Anyway, I probably ought to apologise for the lack of bloggery (or do I mean bloggage, or just simply blogging?). I found myself over the weekend in a lonely place, far removed from the land of functioning telecommunications. Ok, so one computer refused to consider the internet, and I couldn't find where my parents had hidden the laptop (yes, it was suggested I make use of the comforts [please note the sarcasm] of my parents' house while they were away, oh, and while I was there, would I mind watering the garden [apparently they no longer trust the neighbour to do it]).

So after discovering my back pain was computer related (cunning hiding place, although that might explain the subsequent unhappiness of the drive D, and no, it wasn't under a rock, not even an Innovations Special Key and Fake Russian Spying Scandal rock. I can't tell you where. It'd be like saying where one's PIN numbers are written down, and what the code is, if one were to do such a thing. Bet my mother forgets where she'd put it [and blames me]).

I'd forgotten how swampingly green that place can be (yet the overgrown and overshadowed rear lawn has already taken on the look of the savannah. It could just be overzealous use of weedkiller though [although in my book, all use is overzealous and the rest of the garden suggests my parents aren't really that concerned]. But I think it's just summer, as it's sand, and it normally goes like that; I have a memory of some neighbour complaining to my father one year about the state of the front lawn, as it wasn't the regulation golf course green. I remember wondering why, although photographs of the period suggest that unwatered lawns played upon all summer tend not to have much grass left, much less anything remotely green. But what did he expect with children playing tennis over the flowerbed between two houses, artfully volleying over and round the lupins? I don't know what my father said in response, but he who came to chastise slinked back up the hill to hide behind his pampas grass and net curtains [why move into a house with walls half made of glass if you don't like the concept of transparency?]). And how insect ladenly humid. There must just be a stream of midges falling from the sky, as they suddenly discover their wings make excellent nucleation sites for the saturated air.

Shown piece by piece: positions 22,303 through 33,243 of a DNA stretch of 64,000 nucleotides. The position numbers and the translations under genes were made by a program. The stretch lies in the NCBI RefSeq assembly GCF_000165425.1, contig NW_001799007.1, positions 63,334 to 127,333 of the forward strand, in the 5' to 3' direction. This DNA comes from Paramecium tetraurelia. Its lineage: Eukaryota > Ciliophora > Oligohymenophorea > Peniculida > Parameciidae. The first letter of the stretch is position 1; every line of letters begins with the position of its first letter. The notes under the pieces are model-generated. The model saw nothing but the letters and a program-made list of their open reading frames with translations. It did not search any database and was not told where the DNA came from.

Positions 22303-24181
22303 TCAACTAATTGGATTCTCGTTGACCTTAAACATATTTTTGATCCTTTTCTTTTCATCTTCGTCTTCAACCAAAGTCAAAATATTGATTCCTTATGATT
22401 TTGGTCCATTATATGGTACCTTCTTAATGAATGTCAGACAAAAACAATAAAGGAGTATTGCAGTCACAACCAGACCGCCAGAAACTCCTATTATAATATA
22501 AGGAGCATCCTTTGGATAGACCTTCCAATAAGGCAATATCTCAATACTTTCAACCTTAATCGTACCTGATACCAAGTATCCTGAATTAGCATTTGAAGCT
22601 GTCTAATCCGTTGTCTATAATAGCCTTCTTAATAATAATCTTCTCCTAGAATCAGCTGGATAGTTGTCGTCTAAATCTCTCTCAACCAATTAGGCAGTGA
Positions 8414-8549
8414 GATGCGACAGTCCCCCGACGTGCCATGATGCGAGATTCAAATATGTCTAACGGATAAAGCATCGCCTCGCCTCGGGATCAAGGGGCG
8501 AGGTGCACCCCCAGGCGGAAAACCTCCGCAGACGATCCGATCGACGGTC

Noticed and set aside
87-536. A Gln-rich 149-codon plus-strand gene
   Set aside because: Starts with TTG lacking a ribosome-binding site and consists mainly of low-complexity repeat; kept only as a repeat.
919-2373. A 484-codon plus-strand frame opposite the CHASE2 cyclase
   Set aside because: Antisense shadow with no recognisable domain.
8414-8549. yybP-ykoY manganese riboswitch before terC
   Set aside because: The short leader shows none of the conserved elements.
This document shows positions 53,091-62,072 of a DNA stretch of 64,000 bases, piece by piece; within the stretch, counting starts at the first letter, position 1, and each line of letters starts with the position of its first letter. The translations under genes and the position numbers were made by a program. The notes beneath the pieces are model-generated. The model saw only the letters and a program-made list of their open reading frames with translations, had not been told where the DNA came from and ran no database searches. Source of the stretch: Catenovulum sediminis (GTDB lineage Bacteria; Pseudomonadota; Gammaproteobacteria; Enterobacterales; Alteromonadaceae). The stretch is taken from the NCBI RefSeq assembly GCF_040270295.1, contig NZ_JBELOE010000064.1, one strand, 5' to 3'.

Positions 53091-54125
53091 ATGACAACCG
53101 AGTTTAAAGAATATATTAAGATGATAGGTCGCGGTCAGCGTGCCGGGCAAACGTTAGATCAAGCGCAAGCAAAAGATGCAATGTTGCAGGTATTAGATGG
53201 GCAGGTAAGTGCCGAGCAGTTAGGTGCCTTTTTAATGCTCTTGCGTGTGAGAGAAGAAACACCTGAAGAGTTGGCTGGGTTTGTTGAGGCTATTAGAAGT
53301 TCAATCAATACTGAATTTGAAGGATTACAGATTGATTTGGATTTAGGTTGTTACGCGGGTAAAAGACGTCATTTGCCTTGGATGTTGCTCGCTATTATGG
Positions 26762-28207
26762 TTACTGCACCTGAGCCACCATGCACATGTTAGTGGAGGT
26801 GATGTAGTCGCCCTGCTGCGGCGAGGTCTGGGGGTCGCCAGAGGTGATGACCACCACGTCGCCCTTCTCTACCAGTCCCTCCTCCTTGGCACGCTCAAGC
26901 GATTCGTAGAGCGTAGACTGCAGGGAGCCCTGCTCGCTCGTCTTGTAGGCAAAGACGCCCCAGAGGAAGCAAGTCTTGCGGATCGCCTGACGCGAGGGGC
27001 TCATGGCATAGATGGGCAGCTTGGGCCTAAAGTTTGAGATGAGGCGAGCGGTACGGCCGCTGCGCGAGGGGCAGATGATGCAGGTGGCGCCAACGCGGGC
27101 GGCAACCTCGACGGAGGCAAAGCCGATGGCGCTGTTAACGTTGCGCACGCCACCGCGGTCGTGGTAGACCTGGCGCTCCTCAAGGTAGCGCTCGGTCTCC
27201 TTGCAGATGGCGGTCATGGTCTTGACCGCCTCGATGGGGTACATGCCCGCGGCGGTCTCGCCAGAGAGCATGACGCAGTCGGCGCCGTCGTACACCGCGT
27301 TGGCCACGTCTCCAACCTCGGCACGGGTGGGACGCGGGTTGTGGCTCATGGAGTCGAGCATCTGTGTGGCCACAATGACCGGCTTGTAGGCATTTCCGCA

Eek, it's somewhat later than I wanted it to be, and I ought to be in bed (having managed to wake at 3 this morning, to notice the distinctly non-black sky, and then not really slept again).

Saturday will have to wait (last Saturday - RA plus parties. I'm not sure what's on this Sat, but it may involve trying to ask someone what the sea is like for hours on end [I think The Altanticess is due back this weekend]).